8. Dual aspect monism. That atoms are conscious doesn’t explain our consciousness but that quantum entities unite when they entangle is a fact of physics. If entanglement increases the observer, our consciousness could evolve from what came before.

Quantum waves can’t be observed because observing a photon wave collapses it to a particle that isn’t a quantum wave. It seems that we can’t observe what causes observation because that would be circular, like a hand drawing itself. We take observing for granted but the ability to observe isn’t free if quantum waves must restart for it to happen. Observation, like time and space, only began when our universe did. Being unable to observe quantum waves is the price we pay for being able to observe at all, as it is impossible to observe what creates observing!

Some say that what can’t be seen can’t exist but that isn’t true for a virtual reality, as gamers know that unseen programs create what they see. A gamer exploring a dungeon clicks on a door to reveal a new scene that replaces the old one, which then vanishes as if it never was. If the door reveals a monster, was it lurking there beforehand? Obviously not, as that a dungeon of monsters constantly exists in our laptop when it isn’t in use is absurd. The monster is an experience not a thing, as only the program that creates it exists constantly on the laptop.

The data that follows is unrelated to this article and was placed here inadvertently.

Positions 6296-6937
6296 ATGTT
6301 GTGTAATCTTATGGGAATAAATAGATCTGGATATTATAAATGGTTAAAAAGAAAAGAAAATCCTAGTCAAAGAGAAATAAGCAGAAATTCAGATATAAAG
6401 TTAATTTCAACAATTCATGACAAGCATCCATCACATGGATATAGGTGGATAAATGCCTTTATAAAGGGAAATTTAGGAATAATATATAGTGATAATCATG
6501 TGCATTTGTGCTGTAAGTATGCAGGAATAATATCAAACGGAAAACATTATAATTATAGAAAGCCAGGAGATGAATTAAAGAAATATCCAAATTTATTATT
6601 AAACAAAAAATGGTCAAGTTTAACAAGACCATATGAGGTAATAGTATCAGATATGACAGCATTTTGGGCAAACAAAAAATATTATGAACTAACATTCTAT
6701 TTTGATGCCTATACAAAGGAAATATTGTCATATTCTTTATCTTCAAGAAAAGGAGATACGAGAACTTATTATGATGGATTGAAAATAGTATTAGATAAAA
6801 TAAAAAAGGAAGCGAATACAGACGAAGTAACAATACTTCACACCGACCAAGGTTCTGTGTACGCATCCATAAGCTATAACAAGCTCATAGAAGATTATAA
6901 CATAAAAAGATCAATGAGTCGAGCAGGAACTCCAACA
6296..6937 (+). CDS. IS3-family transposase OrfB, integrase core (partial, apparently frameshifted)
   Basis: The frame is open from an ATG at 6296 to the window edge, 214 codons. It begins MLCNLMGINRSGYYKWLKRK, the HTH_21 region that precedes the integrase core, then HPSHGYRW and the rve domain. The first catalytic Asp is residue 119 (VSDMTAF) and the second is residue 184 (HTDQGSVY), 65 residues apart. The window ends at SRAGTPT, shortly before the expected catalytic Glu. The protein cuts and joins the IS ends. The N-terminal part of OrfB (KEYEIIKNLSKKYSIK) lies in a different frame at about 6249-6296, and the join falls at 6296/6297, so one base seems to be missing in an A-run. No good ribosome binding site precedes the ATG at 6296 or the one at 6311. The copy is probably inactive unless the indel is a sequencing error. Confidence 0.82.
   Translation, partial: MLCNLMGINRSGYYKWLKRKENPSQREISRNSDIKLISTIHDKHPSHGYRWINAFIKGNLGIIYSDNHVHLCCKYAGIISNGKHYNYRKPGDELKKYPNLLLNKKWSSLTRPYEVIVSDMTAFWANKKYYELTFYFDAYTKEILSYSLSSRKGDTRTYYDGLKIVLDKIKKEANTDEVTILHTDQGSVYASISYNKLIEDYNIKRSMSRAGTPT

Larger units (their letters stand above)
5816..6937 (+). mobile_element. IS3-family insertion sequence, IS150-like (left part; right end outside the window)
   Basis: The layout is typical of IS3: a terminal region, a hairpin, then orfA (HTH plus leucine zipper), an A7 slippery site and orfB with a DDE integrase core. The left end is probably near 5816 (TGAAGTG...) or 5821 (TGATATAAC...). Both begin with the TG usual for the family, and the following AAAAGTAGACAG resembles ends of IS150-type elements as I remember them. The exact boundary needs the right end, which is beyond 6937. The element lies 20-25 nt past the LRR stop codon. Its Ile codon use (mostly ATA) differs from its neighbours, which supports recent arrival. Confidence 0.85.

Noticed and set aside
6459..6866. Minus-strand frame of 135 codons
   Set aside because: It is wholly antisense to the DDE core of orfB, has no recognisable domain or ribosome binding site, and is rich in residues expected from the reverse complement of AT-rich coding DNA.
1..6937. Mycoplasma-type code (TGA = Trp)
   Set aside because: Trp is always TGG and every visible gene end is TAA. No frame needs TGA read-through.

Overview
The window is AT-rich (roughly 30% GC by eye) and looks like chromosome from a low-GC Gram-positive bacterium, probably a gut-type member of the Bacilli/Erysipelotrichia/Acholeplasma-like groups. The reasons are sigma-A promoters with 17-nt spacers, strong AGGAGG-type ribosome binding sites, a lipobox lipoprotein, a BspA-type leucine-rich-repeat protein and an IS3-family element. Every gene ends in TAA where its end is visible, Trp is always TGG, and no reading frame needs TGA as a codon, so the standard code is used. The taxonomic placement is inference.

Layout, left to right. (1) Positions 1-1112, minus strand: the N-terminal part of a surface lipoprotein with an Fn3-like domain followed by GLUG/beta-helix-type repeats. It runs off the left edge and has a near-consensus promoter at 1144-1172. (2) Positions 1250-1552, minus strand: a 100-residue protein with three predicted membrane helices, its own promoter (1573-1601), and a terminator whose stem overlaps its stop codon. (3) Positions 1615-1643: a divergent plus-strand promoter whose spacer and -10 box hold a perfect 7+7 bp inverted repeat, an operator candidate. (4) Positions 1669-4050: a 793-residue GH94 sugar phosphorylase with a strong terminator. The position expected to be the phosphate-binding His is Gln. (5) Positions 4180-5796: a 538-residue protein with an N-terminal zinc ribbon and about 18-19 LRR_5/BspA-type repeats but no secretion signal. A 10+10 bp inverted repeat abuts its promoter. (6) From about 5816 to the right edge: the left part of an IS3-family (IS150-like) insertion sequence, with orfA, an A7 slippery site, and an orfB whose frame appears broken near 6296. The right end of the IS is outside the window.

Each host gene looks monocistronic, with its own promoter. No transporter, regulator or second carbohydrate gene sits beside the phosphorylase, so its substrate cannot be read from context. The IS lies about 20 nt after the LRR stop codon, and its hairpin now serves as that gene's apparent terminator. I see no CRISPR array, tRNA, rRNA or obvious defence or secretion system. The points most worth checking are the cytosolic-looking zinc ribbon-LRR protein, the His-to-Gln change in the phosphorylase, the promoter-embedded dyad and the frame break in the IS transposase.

If the physical world is a virtual reality, the same logic applies. We see an objective world of tables and chairs not quantum waves creating physical events on demand, but to think that they constantly exist is like thinking your laptop contains a dungeon of monsters.

A primal reality that causes everything must create both observer and observed. That both observer and observed exist is dualism, which is patently false. That only the observed exists is physical realism, which is also evidently false. That only the observer exists is solipsism, which denies the realism that science requires. That neither the observer nor the observed exist by themselves is quantum realism, that a primal reality created a virtual universe to observe itself.